Members of the Davis family have suffered with one respiratory condition after another—from allergies to pneumonia and bronchitis to sinus infections—for most of the two years they’ve lived in their home near Spotsylvania High School.

When an inspection confirmed what parents Ryan and Alexis Davis suspected, that mold is causing the health issues, the young couple finally had the answers they sought.

But not the money to fix the problem. They’ve had some financial struggles in recent years and didn’t qualify for a loan or payment plan to cover the estimated $2,200 cost of removing the mold.

When the Davises asked Dan Derbes, owner of AdvantaClean in Alexandria, if they could work out some sort of financial arrangement, he told them not to worry about it.

He’s had the business in Alexandria for only 14 months and can’t afford to do many jobs for free. But Derbes also couldn’t let the family—which includes a dad who served in the Navy and volunteers as a firefighter, a mom with a problem pregnancy, a toddler boy and a baby girl on the way—get any sicker.

Derbes, who also served in the Navy, said his environmental service company would do the work free of charge.

“It all touched me in the same way, that they’re somebody I want to help,” Derbes said. “I want them to have a clean and healthy environment, that’s what it’s all about.”

Wednesday afternoon, Derbes and two employees pulled their orange and white trucks and trailer into the Davis driveway and started working. They sealed off the source of the problem, the unfinished basement where water from a leaky kitchen sink and dishwasher had pooled in the ceiling, above the washer and dryer.

In the dark, dank environment, mold spores had blossomed. They created a musty smell, telltale black spots and an unhealthy environment for all those living in the home.

Levi, who’ll be 3 next month, constantly has sniffles and a runny nose. He and his father have had bronchitis, and the dad’s allergies have worsened. The mom had a sinus infection that developed into pneumonia, which lasted for three weeks.

She was recovering from it the day Derbes inspected the house. She’d show him a room, then say she had to lie down for a while.

The mother also has had several problems with her pregnancy. She’s due March 22, but worries the baby will come sooner because she’s already having contractions, as well as high blood pressure and severe migraines.

“It’s probably just the stress of this house,” she said.

When the Davises bought the home in November 2014, they knew it needed work. It lacks central heat and air conditioning, but the young couple—he’s 28 and she’s 22—figured they’d eventually use equity from the home to make some changes.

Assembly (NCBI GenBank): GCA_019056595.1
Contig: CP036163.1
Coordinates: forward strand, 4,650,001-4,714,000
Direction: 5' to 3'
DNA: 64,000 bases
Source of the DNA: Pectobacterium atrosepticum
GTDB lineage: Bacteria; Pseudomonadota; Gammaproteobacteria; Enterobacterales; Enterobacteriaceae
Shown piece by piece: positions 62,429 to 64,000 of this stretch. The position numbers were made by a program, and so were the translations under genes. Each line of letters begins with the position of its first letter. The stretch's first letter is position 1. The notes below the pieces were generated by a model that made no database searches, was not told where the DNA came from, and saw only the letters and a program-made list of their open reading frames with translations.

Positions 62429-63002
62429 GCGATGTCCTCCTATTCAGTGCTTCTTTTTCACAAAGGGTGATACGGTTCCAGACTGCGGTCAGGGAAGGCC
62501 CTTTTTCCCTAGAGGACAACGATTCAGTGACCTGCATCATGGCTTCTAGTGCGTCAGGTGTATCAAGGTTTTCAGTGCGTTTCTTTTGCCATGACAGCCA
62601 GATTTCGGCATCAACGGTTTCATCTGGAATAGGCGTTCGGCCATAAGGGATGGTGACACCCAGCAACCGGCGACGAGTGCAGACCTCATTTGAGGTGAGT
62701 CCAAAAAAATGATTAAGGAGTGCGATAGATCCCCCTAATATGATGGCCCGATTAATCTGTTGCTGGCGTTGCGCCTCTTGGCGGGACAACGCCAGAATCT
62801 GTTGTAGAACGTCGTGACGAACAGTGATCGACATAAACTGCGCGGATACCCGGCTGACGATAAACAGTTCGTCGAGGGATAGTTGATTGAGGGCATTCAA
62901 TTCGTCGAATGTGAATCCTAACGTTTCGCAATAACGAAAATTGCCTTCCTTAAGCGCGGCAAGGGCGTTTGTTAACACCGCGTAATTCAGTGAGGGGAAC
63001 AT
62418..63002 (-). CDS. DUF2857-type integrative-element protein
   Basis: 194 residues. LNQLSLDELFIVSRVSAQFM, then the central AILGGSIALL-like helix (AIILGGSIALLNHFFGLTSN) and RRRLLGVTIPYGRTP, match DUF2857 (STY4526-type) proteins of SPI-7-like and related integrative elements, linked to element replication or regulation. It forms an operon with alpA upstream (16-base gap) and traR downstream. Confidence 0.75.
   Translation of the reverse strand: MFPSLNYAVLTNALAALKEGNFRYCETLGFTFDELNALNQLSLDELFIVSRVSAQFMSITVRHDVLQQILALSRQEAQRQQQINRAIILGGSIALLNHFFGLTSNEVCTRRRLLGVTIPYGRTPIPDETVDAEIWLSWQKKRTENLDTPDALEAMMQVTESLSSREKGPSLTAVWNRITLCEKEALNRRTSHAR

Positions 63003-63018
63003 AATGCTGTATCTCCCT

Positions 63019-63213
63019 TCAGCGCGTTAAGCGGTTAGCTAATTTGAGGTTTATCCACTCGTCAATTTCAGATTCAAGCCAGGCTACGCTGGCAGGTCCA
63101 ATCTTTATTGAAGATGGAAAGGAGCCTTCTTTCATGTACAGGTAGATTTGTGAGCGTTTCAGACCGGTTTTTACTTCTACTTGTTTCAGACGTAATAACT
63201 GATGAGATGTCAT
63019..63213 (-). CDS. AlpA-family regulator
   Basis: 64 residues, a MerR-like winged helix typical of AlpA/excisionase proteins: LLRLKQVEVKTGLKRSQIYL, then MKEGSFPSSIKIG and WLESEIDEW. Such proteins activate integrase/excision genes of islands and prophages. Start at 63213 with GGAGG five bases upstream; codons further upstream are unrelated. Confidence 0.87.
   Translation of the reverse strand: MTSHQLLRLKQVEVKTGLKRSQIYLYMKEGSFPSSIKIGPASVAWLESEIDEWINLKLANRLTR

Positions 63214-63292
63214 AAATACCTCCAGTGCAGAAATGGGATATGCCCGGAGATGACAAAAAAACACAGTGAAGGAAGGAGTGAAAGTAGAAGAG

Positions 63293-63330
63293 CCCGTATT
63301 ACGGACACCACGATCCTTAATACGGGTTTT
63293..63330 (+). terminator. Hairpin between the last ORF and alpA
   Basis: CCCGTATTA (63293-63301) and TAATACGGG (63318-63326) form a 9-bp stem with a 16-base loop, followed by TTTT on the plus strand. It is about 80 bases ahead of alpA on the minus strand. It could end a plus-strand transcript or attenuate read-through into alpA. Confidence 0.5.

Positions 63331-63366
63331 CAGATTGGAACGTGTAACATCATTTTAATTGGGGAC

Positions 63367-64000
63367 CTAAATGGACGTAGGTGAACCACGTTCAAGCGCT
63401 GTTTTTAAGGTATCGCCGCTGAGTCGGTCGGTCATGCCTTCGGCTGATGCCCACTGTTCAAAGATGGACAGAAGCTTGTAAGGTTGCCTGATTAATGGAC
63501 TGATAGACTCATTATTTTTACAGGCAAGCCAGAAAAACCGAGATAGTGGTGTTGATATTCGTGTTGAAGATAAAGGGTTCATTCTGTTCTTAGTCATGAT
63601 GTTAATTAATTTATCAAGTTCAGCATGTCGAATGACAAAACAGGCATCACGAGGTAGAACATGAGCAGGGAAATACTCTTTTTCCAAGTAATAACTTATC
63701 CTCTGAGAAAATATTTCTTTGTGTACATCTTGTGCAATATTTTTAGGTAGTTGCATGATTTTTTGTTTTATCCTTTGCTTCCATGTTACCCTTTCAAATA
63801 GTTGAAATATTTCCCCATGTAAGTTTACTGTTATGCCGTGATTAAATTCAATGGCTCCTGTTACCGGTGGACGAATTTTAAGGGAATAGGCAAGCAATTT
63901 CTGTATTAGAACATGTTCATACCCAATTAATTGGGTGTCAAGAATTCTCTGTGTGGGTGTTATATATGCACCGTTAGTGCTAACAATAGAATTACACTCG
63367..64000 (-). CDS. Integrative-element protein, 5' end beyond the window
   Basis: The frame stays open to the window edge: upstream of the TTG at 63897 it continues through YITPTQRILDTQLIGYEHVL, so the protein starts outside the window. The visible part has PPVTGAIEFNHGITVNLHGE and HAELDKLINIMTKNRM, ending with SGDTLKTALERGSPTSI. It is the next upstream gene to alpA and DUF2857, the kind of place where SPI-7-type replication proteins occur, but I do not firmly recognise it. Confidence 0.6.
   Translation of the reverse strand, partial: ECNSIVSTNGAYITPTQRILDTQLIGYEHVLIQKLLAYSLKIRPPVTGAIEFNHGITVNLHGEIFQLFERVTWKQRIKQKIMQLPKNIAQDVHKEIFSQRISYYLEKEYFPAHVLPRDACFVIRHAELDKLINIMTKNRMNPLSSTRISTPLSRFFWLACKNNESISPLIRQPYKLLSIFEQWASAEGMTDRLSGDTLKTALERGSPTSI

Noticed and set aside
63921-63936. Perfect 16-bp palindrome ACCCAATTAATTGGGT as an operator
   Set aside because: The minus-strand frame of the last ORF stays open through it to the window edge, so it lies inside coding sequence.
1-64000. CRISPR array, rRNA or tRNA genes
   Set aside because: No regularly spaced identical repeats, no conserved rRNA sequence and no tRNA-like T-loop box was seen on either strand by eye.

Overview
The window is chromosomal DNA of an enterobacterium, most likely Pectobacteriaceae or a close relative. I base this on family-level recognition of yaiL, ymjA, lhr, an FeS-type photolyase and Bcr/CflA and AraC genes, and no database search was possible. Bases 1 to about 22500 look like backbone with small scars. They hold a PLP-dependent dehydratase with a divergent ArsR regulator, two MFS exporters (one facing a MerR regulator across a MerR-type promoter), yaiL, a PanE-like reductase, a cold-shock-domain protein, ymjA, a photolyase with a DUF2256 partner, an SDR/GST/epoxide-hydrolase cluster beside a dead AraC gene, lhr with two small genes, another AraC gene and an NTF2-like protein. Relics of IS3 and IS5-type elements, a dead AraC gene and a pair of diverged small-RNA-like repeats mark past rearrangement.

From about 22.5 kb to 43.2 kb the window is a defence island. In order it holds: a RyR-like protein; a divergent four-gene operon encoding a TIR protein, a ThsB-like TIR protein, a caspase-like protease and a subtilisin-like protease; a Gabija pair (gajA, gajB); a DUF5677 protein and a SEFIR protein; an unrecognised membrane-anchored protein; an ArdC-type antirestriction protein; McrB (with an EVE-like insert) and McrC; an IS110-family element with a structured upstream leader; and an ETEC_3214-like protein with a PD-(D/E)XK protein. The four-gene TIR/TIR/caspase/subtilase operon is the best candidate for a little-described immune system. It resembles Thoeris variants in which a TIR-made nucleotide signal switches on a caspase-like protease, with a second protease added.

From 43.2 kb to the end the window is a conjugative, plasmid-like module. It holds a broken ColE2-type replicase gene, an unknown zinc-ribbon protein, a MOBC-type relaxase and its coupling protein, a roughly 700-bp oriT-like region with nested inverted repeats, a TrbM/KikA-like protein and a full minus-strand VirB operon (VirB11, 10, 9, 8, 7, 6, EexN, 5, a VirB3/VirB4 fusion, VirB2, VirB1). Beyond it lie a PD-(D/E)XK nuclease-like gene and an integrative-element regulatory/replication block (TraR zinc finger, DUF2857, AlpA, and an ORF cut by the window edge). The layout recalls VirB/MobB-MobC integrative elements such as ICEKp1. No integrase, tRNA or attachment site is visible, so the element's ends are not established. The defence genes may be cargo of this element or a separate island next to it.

Now, they realize the house is in much worse shape than they imagined, especially with the plumbing, and both believe the previous owners must have known about the problems.

Ryan Davis specifically asked the home inspector if they needed a mold study, and was told no. The dad also said the inspector wasn’t all that thorough; he didn’t even go up on the roof to examine it.

“If we had known even half the issues with this house, we would not have bought it,” Alexis Davis said. “It looked clean.”

Ryan Davis said he feels naive, that he should have known better. Brooke Rosol, his wife’s aunt who urged the couple to have the house inspected for mold, said it was their first home. How was he supposed to know what problems lie beneath a fresh coat of paint?

He does commercial electrical work in Washington and leaves his Spotsylvania County home at 3 a.m. on weekday mornings. He’s also working on an associate’s degree at Northern Virginia Community College and studying to become a career firefighter. He volunteers with a local fire company every other weekend.

Alexis Davis is a loan officer. She grew up in Woodbridge while he graduated from Chancellor High School.

One of his volunteer firefighter friends fixed the kitchen plumbing responsible for the leak. That’s the first step in getting rid of a mold problem, Derbes said. The next is to contain the area, which Derbes’ team did on Wednesday, as they sealed off the room with plastic.

Two large pieces of equipment, called air scrubbers, drew out the mold spores and cleaned the air, then his team vacuumed the various storage bins and boxes in the basement to remove mold from them.

Workers also planned to pull out the insulation in the basement ceiling, vacuum around it and apply antimicrobial solution, an agent that should prevent the growth of future mold spores.

“After the highest concentration of mold is removed from the basement, the spore count in the rest of the house will decrease,” Derbes said. “The real answer is to keep humidity below 60 percent, and mold won’t grow.”

After all the anxiety from the house and its mold, the Davises admit they were a little shocked—in a good way—to learn a company would do the work in their home for free.

“I don’t know how we’ll ever thank Dan,” the mother said.

Cathy Dyson: 540/374-5425

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